In a post hoc analysis in Japanese subjects, Yoshitaka et al[31] reported that lean (BMI < 23 kg/m2) NAFLD patients had higher blood pressure, increased FPG and TG serum levels, as well as greater risk (HR: 10.4) for cardiovascular events than to lean non-NAFLD individuals, independently of potential confounders. In a retrospective cohort study of 4629 lean Japanese participants (BMI < 23 kg/m2) who were enrolled in a regular health checkup program, Fukuda et al[32] showed that patients with NAFLD had more than 3 times higher incidence of T2DM than subjects without NAFLD. Regarding non-obese subjects, Nishioji et al[33] found that non-obese (BMI < 25 kg/m2) Japanese NAFLD patients had a higher prevalence of MetS components compared with healthy individuals. Both retrospective and prospective studies from South Korea also showed that non-obese NAFLD patients have an increased risk for T2DM than non-NAFLD, non-obese individuals, independently of other risk factors[34,35]. Moreover, Sung et al[36] in a large cohort of non-obese (BMI < 27 kg/m2) South Korean individuals, reported that non-obese NAFLD patients have higher estimated cardiovascular risk based on the Framingham risk score than healthy controls, whereas in another South Korean cross-sectional study, non-obese (BMI < 25 kg/m2) subjects without NAFLD had better metabolic profile than non-obese patients with NAFLD[37]. Accordingly, Kwon et al[38], in another retrospective study from South Korea, showed that non-obese (BMI < 25 kg/m2) NAFLD patients had higher prevalence of MetS components than non-obese controls and had.

In lean (BMI < 23 kg/m2) Chinese individuals, the presence of NAFLD was associated with increased odds for T2DM and MetS, independently of demographic and lifestyle parameters[39]. Regarding non-obese populations, 2 independent studies in China confirmed that non-obese (BMI < 25 kg/m2) patients with NAFLD suffered more frequently from hypertension and MetS than healthy non-obese subjects[40,41], whereas a cross-sectional study in China reported that non-obese (BMI < 27.5 kg/m2), normotensive and non-diabetic NAFLD patients had increased arterial stiffness, higher serum levels of FPG, TC, LDL-C, TG and greater HOMA-IR than non-obese, healthy subjects[42]. Similar findings were observed in Chinese women[43]. Moreover, a cohort study in India also showed that NAFLD patients are at higher risk for metabolic disorders irrespectively of the presence of obesity[44].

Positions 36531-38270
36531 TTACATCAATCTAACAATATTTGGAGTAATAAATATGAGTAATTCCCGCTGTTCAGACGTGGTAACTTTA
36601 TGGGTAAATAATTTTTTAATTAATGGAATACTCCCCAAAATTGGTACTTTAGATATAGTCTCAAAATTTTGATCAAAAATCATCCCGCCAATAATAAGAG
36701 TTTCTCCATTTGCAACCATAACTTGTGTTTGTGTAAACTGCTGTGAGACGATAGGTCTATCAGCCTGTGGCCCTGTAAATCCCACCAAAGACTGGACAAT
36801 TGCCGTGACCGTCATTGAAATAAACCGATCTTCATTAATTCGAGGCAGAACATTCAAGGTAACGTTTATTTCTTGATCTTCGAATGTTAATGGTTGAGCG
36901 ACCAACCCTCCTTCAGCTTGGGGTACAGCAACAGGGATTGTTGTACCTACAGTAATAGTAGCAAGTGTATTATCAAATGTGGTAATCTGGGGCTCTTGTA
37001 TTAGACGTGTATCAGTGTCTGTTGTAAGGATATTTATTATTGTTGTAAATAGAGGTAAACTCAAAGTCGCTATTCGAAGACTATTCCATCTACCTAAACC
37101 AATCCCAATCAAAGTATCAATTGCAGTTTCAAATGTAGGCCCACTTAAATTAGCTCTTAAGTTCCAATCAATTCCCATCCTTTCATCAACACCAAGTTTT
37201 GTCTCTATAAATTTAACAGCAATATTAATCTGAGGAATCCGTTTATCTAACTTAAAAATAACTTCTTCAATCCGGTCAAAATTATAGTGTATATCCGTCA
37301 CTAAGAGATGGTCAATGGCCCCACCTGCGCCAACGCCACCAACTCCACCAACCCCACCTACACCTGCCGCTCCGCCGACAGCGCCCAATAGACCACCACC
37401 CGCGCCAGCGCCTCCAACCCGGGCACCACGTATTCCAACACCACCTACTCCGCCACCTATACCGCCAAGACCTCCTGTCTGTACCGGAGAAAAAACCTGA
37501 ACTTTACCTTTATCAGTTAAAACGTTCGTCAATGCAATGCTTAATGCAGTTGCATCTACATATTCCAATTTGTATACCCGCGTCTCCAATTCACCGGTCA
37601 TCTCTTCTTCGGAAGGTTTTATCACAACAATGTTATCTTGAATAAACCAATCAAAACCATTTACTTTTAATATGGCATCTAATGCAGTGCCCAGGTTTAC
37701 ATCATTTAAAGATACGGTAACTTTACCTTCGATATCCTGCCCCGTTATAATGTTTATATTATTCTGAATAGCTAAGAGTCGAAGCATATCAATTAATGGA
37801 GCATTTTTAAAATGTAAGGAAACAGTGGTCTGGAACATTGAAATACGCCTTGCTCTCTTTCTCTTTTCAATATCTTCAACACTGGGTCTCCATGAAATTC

In accordance to the aforementioned studies, Oral et al[45] reported that non-obese (BMI < 30 kg/m2) NAFLD patients from Turkey were more frequently glucose intolerant and had higher TG and TC levels than non-obese controls. Similar findings were also reported in another Turkish study, where lean (BMI < 25 kg/m2) NAFLD patients had higher prevalence of hypertension and MetS as well as higher HOMA-IR[46]. Finally, in Europe, Feldman et al[47] reported that Austrian lean (BMI < 25 kg/m2) healthy subjects were more frequently glucose tolerant and had lower prevalence of T2DM than lean NAFLD patients and these findings were confirmed by Gonzalez-Cantero et al[48] in a non-obese (BMI < 30 kg/m2) Spanish cohort.

Obese vs non-obese/lean NAFLD (Table 2)
Table 2 Main findings and outcomes of lean (or non-obese) non-alcoholic fatty liver disease patients’ vs obese ones.
Ref./Year/CountryPopulation (lean/non-obese NAFLD patients)Metabolic profile, lean/non-obese NAFLD vs non-lean/obese NAFLDLiver function tests findings, lean/non-obese NAFLD vs non-lean/obese NAFLDHistological outcomes, lean/non-obese NAFLD vs non-lean/obese NAFLDSurvival-related outcomes, lean/non-obese NAFLD vs non-lean/obese NAFLD
Younossi et al[28]/2012/United States11613 study population; 2491 NAFLD patients (431 lean)↓ Prevalence of insulin resistance, T2DM, hypocholesteremia, hypertension, HOMA score↓ AST, ALTNANA
Zou et al[30]/2020/ United States4711 patients with NAFLD (1528 non-obese)Similar prevalence of T2DM and MetS, Metabolic comorbidities: More commonNA↑ Prevalence of advanced liver fibrosis↑ 15-yr overall, cardiovascular, cancer and other causes related mortality (not significant in a Cox model)
Yoshitaka et al[31]/2017/Japan1647 individuals; 312 NAFLD patients (69 non-overweight)↓ BP, glucose, ↑ HDL-C↓ AST, ALT, and γ-GTNANA
Kwon et al[38]/2012/South Korea29994 study population; 6039 NAFLD patients (3014 non-obese)↑ Prevalence ratios for high BP, glucose intolerance, and ↑ TG, ↓ HDL-C especially among women populationNANANA
Feng et al[39]/2014/China1779 study population; 898 NAFLD patients (134 lean)↓ Insulin, TC, UA, HOMA-IR, ↑ HDL-C↓ ALT and γ-GTNANA
Lee et al[40]/2018/China2008 enrolled subjects; 493 NAFLD patients (208 non-obese)↑ Prevalence of MetS and hypertension, ↓HDL-CNANANA
Zeng et al[41]/2020/China2715 enrolled participants; 1100 NAFLD patients (142 lean)↑ Prevalence of MetSNALess severe hepatic steatosis, evaluated by ameliorated values of CAP and FLINA